Zack Wheeler did not throw his bullpen session on Thursday and instead spent the day working with Dan Warthen on altering his delivery so as not to tip his pitches as he was during his start against the White Sox.
Regarding the changes they are looking to make, Warthen told ESPN New York’s Adam Rubin:
“Open up his glove, keep it at the waist — kind of what we’ve done with [Jeremy] Hefner, kind of what [Adam] Wainwright does,” the pitching coach said. “Basically you open the glove, put your hand in there, instead of putting the ball in the glove. Then you can go ahead and rectify the situation pretty easily.”
Apparently, Wheeler was unaware that he had been tipping his pitches until during the game when the team tried to address it on the fly.
“I don’t think it was that big of a deal,” Wheeler said. “We’re going to change it up a little bit and try some new things.”
Wheeler is expected to throw his bullpen session today at Citi Field and will make his Mets home debut on Sunday when he will oppose Gio Gonzalez of the Washington Nationals.
“Obviously it’s the home park back in New York,” Wheeler said. “But it’s just going to be another game.”
Original Post 6/27
New York Mets manager Terry Collins said top prospect Zack Wheeler is tipping his breaking pitches. Collins said in his pregame media session Wednesday the Mets noticed the flaw in Wheeler’s motion during his second big league start a night earlier. Wheeler allowed four runs in 5 1-3 innings against the Chicago White Sox.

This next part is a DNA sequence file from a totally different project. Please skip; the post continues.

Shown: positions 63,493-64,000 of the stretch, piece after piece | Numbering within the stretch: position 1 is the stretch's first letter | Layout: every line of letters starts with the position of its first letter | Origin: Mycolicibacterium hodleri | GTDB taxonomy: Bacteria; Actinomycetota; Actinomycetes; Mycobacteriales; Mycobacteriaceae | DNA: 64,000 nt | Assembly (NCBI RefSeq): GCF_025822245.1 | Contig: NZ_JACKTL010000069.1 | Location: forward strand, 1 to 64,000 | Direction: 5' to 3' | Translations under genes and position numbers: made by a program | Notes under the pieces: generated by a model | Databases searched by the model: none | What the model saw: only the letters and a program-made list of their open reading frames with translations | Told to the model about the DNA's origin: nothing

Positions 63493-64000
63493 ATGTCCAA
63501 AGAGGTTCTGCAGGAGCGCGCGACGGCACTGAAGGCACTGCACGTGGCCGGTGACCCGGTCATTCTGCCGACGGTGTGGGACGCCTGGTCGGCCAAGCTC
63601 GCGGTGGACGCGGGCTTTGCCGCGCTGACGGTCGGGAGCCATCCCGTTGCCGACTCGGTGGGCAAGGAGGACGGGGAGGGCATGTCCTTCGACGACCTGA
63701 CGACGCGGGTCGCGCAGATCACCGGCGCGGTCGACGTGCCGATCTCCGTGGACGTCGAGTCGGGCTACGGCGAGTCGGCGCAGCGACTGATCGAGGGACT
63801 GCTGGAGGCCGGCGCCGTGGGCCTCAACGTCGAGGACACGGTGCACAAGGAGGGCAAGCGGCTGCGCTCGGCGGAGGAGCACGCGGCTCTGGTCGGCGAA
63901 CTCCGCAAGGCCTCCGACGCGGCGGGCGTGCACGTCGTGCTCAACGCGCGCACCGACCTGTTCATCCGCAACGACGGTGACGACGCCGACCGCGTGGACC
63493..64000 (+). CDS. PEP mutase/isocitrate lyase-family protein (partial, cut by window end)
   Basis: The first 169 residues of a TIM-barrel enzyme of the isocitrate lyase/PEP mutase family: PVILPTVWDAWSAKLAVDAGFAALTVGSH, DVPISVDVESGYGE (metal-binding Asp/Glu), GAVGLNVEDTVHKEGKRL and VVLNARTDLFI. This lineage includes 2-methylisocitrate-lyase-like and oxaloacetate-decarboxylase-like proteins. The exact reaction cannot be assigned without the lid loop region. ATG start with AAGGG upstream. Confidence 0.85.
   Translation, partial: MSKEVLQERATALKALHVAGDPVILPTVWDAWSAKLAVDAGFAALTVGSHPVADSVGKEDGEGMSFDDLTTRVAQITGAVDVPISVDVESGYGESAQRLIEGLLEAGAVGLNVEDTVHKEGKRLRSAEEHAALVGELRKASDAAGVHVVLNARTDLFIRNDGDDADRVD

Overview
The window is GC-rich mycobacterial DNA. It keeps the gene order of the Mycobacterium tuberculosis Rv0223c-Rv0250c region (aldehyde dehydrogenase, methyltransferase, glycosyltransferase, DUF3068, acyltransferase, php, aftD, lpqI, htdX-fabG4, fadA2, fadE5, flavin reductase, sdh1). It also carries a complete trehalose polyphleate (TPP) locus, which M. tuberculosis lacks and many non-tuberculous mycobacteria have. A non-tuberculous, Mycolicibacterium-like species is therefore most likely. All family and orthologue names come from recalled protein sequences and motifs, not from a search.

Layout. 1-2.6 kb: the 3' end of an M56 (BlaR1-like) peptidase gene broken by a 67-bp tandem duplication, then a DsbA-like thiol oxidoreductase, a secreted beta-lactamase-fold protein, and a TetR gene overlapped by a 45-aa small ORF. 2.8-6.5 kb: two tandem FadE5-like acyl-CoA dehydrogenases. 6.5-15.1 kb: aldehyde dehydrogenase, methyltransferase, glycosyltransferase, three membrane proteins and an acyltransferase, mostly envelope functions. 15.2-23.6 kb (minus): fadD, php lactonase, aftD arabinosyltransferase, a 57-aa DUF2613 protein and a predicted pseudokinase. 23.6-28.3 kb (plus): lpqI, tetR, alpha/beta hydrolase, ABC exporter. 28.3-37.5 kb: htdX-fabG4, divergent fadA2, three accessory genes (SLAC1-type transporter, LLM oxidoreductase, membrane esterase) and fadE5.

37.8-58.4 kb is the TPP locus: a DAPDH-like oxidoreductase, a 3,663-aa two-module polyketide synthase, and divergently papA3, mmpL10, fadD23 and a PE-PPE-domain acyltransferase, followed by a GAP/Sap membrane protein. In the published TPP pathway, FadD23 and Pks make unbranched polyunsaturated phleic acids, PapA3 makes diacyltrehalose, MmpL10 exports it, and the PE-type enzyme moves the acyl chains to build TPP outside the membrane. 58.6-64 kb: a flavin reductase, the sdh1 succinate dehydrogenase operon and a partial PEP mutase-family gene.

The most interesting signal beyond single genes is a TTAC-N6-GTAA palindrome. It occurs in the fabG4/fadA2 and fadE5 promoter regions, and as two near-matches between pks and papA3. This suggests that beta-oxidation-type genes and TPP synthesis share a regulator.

“We saw it. We tried to address it during the game a little bit,” Collins said.
The 23-year-old right-hander is scheduled to start again Sunday, and Collins says pitching coach Dan Warthen will work with Wheeler during a bullpen session Thursday.
“Guys look for it all the time. It starts with the glove,” said Collins. “Moving the glove there’s different things to look for and then all of sudden you start to look when he speeds up, when he slows down, what the pitches are. You start to get a read on it.”
“This is going to get out as a scouting report, but he’s been tipping his off-speed stuff more than his fastball,” Collins said. “We’ve got to fix it. We’ll fix it tomorrow.”
Collins said he’s talking publicly about it because the problem was so obvious he received about 10 text messages and emails alerting him to the issue. Collins said Wheeler was also tipping his pitches in his debut, when he tossed six shutout innings.
It seems like every couple weeks or so, a new mechanical issue surfaces with Zack Wheeler. I wouldn’t mind this as much if I trusted Dan Warthen at all. Wheeler’s young and has some kinks to work out in his game — but the ace-like fastball and breaking pitches are as good as advertised. Wheeler noticeably threw more breaking balls in his start against the White Sox than in Atlanta, which worked to his disadvantage in many ways. If Warthen can teach him anything, it’s “location, location, location…” and of course, the age-old adage about not tipping your pitches if you want to have a successful MLB career.
Watching Wheeler a couple nights ago led me to make a comparison to John Maine — remember him? Maine struggled with his pitch count in some games not only because of his inability to locate in tight spots, but he labored through innings with a high rate of foul balls. Similarly to Wheeler, Maine also had a fastball with great life up in the strike zone and an easy pitching motion.
The weirdest thing about my comparison? John Maine also had a stint of tipping his pitches at one point. Go figure…